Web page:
Tenant retention is important; it helps you avoid vacancy costs and it ensures your property remains occupied and maintained.
One way to ensure you keep your great tenants as long as possible is by remaining responsive to their maintenance requests. Responding to repair issues promptly is also good for your property; it protects its condition and preserves its value.
We have some ideas about how to complete those maintenance requests properly and professionally.
Document all Repair Requests
Unless it’s an emergency, you should ask your tenants to make their maintenance requests in writing. This could be an email or a text message or some kind of electronic platform where they can provide a description of the problem and maybe even share pictures when possible. This will help you stay organized, and it will also document the work that was requested and the work that was done. When everything is in writing, you can minimize disputes and complaints.
Emergencies, of course, require that your tenants can reach you by phone right away. Make sure they have all your contact information, and if you’re planning to be out of town or unavailable, provide them with a back-up plan for who to contact and how.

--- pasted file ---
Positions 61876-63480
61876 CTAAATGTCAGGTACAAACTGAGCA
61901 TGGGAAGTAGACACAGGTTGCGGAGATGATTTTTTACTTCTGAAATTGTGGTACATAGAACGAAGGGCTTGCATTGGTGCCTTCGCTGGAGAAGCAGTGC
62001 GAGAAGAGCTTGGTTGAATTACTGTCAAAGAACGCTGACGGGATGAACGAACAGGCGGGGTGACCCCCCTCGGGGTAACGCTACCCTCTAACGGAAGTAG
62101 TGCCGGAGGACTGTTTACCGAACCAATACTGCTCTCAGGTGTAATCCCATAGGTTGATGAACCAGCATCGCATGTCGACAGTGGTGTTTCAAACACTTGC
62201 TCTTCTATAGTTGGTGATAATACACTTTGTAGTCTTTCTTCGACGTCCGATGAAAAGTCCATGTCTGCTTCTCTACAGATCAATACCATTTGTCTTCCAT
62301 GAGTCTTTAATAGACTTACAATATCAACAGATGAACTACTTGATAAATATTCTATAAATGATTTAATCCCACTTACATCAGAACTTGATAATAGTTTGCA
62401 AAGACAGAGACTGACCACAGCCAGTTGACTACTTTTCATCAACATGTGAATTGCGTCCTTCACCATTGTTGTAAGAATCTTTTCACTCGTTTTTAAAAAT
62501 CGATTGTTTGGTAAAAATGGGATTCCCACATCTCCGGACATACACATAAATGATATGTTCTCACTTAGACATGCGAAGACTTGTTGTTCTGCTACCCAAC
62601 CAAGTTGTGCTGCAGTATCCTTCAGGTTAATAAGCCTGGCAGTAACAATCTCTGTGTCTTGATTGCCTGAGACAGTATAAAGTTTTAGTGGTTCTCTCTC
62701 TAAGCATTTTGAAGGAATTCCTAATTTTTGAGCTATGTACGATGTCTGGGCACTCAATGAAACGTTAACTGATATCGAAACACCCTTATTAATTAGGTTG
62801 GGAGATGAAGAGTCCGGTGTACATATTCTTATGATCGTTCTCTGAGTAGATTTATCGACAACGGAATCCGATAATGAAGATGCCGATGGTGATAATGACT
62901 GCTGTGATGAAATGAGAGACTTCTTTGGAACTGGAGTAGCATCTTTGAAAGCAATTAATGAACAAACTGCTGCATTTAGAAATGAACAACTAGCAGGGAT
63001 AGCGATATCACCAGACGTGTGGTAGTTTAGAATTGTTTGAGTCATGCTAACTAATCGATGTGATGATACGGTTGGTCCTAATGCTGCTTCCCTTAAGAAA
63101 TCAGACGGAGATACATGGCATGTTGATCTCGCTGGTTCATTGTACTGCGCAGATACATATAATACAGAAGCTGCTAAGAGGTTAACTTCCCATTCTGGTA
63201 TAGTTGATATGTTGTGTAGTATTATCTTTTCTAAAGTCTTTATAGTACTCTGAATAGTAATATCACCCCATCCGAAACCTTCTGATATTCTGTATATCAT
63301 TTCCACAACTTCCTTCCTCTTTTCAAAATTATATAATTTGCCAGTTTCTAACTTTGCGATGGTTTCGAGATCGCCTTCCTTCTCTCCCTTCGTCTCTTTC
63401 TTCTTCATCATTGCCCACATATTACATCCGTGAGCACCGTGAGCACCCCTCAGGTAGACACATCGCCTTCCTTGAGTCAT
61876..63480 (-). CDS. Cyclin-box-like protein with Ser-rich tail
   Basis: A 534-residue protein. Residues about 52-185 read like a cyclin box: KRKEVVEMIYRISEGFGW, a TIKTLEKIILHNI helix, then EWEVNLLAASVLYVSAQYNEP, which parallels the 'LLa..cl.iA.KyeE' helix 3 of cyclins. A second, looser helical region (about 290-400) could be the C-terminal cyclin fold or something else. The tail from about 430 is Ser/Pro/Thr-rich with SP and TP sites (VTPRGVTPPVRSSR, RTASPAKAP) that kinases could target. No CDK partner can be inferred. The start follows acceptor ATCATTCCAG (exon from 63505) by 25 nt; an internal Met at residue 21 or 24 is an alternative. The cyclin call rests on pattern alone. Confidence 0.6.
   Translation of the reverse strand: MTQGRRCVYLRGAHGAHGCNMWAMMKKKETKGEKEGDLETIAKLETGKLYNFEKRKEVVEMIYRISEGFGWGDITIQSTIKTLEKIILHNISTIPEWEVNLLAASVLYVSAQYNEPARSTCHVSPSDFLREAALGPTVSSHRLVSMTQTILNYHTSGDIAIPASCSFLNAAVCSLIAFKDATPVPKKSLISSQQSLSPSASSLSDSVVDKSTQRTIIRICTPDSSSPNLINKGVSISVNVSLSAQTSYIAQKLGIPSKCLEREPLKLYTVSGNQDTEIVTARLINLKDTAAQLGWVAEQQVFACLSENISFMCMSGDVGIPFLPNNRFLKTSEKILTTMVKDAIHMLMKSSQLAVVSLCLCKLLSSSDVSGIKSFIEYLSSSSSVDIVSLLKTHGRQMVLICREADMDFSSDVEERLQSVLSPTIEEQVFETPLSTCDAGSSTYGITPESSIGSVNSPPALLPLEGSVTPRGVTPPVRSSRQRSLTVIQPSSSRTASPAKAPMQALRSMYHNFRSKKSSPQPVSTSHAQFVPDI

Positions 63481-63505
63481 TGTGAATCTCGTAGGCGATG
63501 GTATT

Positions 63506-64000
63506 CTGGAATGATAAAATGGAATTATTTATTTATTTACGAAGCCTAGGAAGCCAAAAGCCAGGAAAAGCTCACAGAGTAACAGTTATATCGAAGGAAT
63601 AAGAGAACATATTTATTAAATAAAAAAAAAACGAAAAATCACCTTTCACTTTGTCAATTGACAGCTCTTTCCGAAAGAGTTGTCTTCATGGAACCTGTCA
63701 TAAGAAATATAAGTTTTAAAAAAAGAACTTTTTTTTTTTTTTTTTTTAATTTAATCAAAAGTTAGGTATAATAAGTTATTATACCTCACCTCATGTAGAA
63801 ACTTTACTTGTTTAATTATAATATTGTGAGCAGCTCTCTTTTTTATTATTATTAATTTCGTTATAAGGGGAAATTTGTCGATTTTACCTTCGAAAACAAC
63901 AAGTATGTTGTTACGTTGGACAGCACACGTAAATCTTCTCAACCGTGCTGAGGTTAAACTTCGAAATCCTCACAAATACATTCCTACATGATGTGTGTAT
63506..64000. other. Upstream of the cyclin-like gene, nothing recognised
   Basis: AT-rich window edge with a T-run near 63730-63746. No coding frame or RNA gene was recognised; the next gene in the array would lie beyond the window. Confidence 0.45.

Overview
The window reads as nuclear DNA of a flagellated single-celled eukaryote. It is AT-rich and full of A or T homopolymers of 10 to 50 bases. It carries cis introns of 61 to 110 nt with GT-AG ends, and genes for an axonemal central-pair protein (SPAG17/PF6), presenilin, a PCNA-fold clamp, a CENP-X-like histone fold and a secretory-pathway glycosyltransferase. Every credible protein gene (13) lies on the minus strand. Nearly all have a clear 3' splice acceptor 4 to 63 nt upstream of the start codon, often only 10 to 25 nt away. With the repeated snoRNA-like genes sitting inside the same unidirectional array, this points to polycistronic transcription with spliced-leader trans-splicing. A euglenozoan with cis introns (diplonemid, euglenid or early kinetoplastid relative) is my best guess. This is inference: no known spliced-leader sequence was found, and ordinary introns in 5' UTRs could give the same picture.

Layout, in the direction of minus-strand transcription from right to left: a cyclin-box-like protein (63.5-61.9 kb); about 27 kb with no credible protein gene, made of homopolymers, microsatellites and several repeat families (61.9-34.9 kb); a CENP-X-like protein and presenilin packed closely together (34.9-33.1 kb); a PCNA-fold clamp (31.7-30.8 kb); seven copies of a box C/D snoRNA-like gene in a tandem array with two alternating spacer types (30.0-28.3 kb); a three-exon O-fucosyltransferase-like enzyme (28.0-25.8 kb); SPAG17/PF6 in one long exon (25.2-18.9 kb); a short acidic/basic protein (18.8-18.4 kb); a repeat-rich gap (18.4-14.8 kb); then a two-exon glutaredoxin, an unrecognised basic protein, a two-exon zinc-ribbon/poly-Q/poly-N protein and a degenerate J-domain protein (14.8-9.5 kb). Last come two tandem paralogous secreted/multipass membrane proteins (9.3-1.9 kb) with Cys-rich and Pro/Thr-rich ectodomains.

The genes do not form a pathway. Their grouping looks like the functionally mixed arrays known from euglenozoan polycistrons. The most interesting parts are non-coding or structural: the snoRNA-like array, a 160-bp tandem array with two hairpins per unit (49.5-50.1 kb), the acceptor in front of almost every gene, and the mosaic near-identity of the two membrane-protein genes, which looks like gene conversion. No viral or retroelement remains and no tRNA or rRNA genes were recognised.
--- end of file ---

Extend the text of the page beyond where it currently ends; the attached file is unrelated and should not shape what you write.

Maintain a List of Preferred Vendors
You need to develop relationships with all sorts of vendors when you’re renting out a home. To be committed to good maintenance practices, it’s important to have professionals available to help you whenever a repair is needed. You’ll want a list of plumbers, electricians, HVAC technicians, cleaners, landscapers, roofers, and other vendors and contractors.
It’s important to maintain these relationships and get them in place early. You want to have a plumber who is already committed to you and your property before you need one. Work with licensed and insured professionals who provide great work at an affordable price.
Communicate with Your Tenants
If you can’t take care of a problem right away, let tenants know when the work will be done. As you’re working with vendors to schedule work and order parts, keep your tenants in the loop. They want to know that you care about their problems, and it will make them feel better to know you’re working on it, even if it’s not happening overnight.
Follow up with those tenants after a repair is made. You want to make sure the problem was fixed and the vendor was professional and respectful.
Think About Preventative Maintenance
You can cut down on unexpected repairs by paying attention to preventative maintenance. For example, schedule an inspection of your heating and cooling system twice a year, when the seasons change. This will ensure it functions properly and it will also help you identify any problems that might be brewing. It’s always cheaper and less of a headache to catch problems while they’re minor. Have the home treated for pests and insects on a regular basis. Flush the water heater and clean the gutters and sprinklers seasonally. Tenants will appreciate your attention to these matters, and your home will remain in good shape.